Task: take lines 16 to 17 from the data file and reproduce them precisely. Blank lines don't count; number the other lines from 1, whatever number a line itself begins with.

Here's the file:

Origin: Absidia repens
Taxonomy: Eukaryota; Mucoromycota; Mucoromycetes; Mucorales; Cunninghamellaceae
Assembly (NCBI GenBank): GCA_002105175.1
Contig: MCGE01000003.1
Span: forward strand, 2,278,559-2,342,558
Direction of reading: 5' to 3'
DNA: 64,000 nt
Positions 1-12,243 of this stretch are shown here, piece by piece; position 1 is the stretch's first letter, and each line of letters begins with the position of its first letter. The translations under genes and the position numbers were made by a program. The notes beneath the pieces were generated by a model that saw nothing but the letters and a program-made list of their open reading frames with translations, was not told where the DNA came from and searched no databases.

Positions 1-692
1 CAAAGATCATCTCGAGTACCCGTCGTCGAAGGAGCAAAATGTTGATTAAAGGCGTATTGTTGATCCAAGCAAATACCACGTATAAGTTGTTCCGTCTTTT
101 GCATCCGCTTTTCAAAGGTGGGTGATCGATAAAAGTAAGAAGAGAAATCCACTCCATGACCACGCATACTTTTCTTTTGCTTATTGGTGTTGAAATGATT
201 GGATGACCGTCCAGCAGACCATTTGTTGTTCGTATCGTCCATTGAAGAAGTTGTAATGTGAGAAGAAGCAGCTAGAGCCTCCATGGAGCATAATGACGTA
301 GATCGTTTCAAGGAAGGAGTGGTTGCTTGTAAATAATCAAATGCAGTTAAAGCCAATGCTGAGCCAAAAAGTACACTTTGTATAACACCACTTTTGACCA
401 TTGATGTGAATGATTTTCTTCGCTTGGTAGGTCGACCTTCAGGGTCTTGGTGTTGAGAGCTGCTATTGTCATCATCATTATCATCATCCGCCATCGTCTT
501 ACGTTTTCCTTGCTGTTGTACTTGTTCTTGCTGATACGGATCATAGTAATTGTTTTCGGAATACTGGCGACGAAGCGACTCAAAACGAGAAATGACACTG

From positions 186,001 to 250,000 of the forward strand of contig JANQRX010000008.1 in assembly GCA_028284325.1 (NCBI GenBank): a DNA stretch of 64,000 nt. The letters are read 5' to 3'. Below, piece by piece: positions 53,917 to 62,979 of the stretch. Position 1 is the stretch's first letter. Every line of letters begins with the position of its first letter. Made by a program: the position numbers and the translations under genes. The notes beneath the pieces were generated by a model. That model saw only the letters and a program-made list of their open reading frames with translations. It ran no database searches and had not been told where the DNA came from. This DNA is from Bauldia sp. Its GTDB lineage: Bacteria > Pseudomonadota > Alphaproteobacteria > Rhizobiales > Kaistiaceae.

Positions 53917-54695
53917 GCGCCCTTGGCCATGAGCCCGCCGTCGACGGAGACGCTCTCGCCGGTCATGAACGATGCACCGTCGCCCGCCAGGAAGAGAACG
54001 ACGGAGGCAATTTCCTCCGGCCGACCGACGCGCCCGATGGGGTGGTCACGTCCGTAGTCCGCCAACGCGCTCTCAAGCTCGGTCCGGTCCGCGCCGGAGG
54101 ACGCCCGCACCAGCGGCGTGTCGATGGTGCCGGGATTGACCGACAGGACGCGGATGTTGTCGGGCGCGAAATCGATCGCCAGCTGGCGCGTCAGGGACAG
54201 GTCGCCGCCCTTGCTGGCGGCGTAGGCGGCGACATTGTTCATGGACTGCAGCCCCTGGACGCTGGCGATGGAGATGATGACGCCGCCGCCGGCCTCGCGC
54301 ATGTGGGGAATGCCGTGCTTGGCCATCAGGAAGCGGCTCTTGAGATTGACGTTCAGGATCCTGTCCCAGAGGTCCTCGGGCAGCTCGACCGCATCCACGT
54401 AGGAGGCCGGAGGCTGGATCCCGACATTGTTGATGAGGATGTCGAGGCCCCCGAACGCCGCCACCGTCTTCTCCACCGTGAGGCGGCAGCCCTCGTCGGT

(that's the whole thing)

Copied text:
From positions 186,001 to 250,000 of the forward strand of contig JANQRX010000008.1 in assembly GCA_028284325.1 (NCBI GenBank): a DNA stretch of 64,000 nt. The letters are read 5' to 3'. Below, piece by piece: positions 53,917 to 62,979 of the stretch. Position 1 is the stretch's first letter. Every line of letters begins with the position of its first letter. Made by a program: the position numbers and the translations under genes. The notes beneath the pieces were generated by a model. That model saw only the letters and a program-made list of their open reading frames with translations. It ran no database searches and had not been told where the DNA came from. This DNA is from Bauldia sp. Its GTDB lineage: Bacteria > Pseudomonadota > Alphaproteobacteria > Rhizobiales > Kaistiaceae.

Positions 53917-54695